By now, travelers worldwide have heard about personality of Puget Sound, the views of Mount Rainier: The mellow, laid-back nature of the Pacific Northwest; the laboratory that spawned the genius of Microsoft; the rhythms, fashions and heartbreaks of grunge; and great local cuisine that includes regional wines from area vineyards, a serious crop of coffee houses and eco-friendly farming that winds up on the plates of superstar chefs' restaurants. Add to that seasonal offers that put all this within reach, whatever your traveling style.

Getting There by Air

United Airlines (tel. 800/241-6522; is having a "Spring in the Air" fare sale to all global destinations and one of the available routes is Denver to Seattle for $248 round-trip. You need to book these spring sale flights by April 21, 2006. Fares are for mid-week travel with a Saturday night stay mandatory good from travel from April 24 to June 8, 2006. There's also a deal from Buenos Aires to Seattle for $910 round-trip with air taxes and security fees available at an additional cost. Round-trip from Chicago to Seattle costs approximately $290. Make sure you book two weeks in advance to ensure the best price in this spring fare sale impacting 20,000 of United Airline's routes. From Phoenix to Seattle, expect to pay about $349.

Where to Stay

After taking advantage of these air sales, hotels in Seattle aren't too hard to come by. From large business-class hotels located near the convention center and the city's efficient public transportation system to small inns and quaint B&Bs, Seattle has many sleeping choices. You can find some money saving deals at Seattle Super Saver (tel. 800/535-7071;, which has an easy to use and super-fast search engine that lists hotels by types, prices, dates, star-ratings, promotions and location. For a four-day trip in mid-June we found 37 deals available all over the Seattle metropolitan area.

  • Starting at $49 for the economy-type hotels such as Best Value Inn or Econo Lodge or around $90 for a Days Inn in Center City, rooms range in price all the way up to $355 per night at the W Hotel in Seattle.
  • A room at the two-star (but very comfortable) Sixth Street Inn starts at $117 per night. The Sixth Street Inn is located in the heart of downtown near Pike Place Market, the waterfront and the Seattle Center.
  • For a room overlooking the Lake Union with views of Seattle's famous space needle, expect to pay about $157 at the three-star Silver Cloud Inn.
  • In addition to being one of Seattle's top hotels in the main shopping district, the four-star Mayflower Park Hotel has an entrance leading to the Westlake Center and the Seattle monorail which shuttles "Seattleans" to the major tourist and business sites around the city. From Westlake you can easily get to the Seattle Center, the Space needle and the Seattle Music Project. Booking a room through the Seattle Super Saver Website locks in rates at approximately $185 for the June vacation.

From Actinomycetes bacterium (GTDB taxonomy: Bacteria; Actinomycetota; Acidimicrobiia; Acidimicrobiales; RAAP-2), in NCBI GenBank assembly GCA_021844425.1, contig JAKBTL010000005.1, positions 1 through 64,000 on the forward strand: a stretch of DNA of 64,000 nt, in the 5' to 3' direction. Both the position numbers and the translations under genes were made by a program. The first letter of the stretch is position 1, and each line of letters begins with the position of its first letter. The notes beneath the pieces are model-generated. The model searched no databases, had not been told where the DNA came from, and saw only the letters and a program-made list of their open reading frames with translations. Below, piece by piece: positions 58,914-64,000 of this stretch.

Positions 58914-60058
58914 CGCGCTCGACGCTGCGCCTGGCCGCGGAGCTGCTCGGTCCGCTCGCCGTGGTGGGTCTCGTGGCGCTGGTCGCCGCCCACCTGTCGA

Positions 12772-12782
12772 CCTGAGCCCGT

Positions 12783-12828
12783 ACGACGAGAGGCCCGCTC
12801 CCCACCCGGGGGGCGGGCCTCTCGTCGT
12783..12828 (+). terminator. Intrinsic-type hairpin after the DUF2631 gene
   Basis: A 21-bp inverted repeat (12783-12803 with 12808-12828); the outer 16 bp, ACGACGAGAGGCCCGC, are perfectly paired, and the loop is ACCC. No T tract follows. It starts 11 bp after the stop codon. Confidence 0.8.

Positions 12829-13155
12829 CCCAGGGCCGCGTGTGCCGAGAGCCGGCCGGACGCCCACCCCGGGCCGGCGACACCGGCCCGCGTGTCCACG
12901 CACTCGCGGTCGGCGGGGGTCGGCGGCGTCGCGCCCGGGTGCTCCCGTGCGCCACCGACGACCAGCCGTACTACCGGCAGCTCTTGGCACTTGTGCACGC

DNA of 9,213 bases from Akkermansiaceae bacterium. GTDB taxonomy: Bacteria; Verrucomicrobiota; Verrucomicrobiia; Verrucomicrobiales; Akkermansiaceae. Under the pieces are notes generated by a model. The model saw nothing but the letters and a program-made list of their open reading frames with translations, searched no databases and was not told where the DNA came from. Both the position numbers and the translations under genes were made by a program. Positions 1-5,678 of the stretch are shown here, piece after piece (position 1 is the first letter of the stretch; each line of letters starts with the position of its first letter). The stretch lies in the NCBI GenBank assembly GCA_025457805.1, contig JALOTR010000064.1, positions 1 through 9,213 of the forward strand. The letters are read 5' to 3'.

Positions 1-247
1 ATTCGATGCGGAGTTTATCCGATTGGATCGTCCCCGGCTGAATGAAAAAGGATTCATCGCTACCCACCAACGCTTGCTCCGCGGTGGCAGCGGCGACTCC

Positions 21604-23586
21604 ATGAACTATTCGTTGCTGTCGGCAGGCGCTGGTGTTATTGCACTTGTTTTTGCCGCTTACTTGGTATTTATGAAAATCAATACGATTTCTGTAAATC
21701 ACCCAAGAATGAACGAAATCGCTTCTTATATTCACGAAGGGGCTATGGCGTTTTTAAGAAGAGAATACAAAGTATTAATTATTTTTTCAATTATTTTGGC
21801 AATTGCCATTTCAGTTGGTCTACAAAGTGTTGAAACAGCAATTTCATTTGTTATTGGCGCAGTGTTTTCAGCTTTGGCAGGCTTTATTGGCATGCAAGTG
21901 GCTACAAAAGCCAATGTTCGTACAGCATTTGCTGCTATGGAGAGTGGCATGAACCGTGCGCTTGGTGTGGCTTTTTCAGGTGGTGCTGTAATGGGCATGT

• Wine lovers will love the accommodations at the Willows Lodge located just outside the city in the Woodinville area, a region known for its winemaking. Sitting on five-acres bordering the Sammamish River, this rustic hotel is both rural and luxurious. Built in the style of a northwest lodge in dark woods with exposed wooden beams and windows looking towards the great outdoors, rooms start at just $205 per night.

Where to Hang and What to See

The Bumbershoot ( is an end-of-summer giant jamboree combining great music with local the local arts scene. Kanye West headlines this year's festival taking place over Labor Day weekend from September 2-4, 2006. Celebrating its 36th year, the citywide festival features over 1,500 artists showing their work in over 20 venues. Also performing are Yellowcard and Tribe Called Quest as well as a host of classical acts and jazz and folk musicians playing instruments indigenous to the percussion roots of the American Northwest. Other artistic events taking place during Bumbershoot include dance performances, an exhibit of underground of poster artists, and literary readings by world-renowned writers living in the Seattle area. Comedy, technology and the visual arts will also be on display at this diverse and large three-day fest. Tickets prices for all the different venues and events will be announced on July 11, 2006, four days before they go on sale on July 15, 2006.

Baseball fans will want to head over the Safeco Field to catch the Seattle Mariners (tel. 206/346-4000; in action. Loaded with former stars of the Japanese baseball world, like right-fielder Ichiro Suzuki and new catcher Kenji Johjima, the Mariners are a fast and fun team to watch. Ticket prices start at $7 for bleacher seats and go all the way up to $55 for a lower box seat. Certain games have a promotion selling "two seats for $22." Another big bonus of attending a game at Safeco is the food. Labeled a giant food court in addition to a baseball stadium, Safeco Field features food from some of Seattle's top restaurants and food establishments. Sushi, several barbecue choices, a clam house, Tully's coffee, pizza baked in a wood-burning stove, and of course, the traditional hot dog. For kids, there's a huge playground behind center field which has its own food court called Moose's Munchies.

Safeco Field is one of major league baseball's most scenic and architecturally interesting stadiums with a state-of-the-art retractable roof that protects the game and players from rain but still leaves an opening for stellar views of the surrounding city and landscape. If you're not attending a game, you can still tour the stadium. Tours are usually in the morning starting at 10:30am, 12:30pm and 2:30pm. The 2:30pm tour is not available on evening game days. Prices for the stadium tour start at $7 for adults, $6 for seniors above 65, and $5 for children between 3 and 12.

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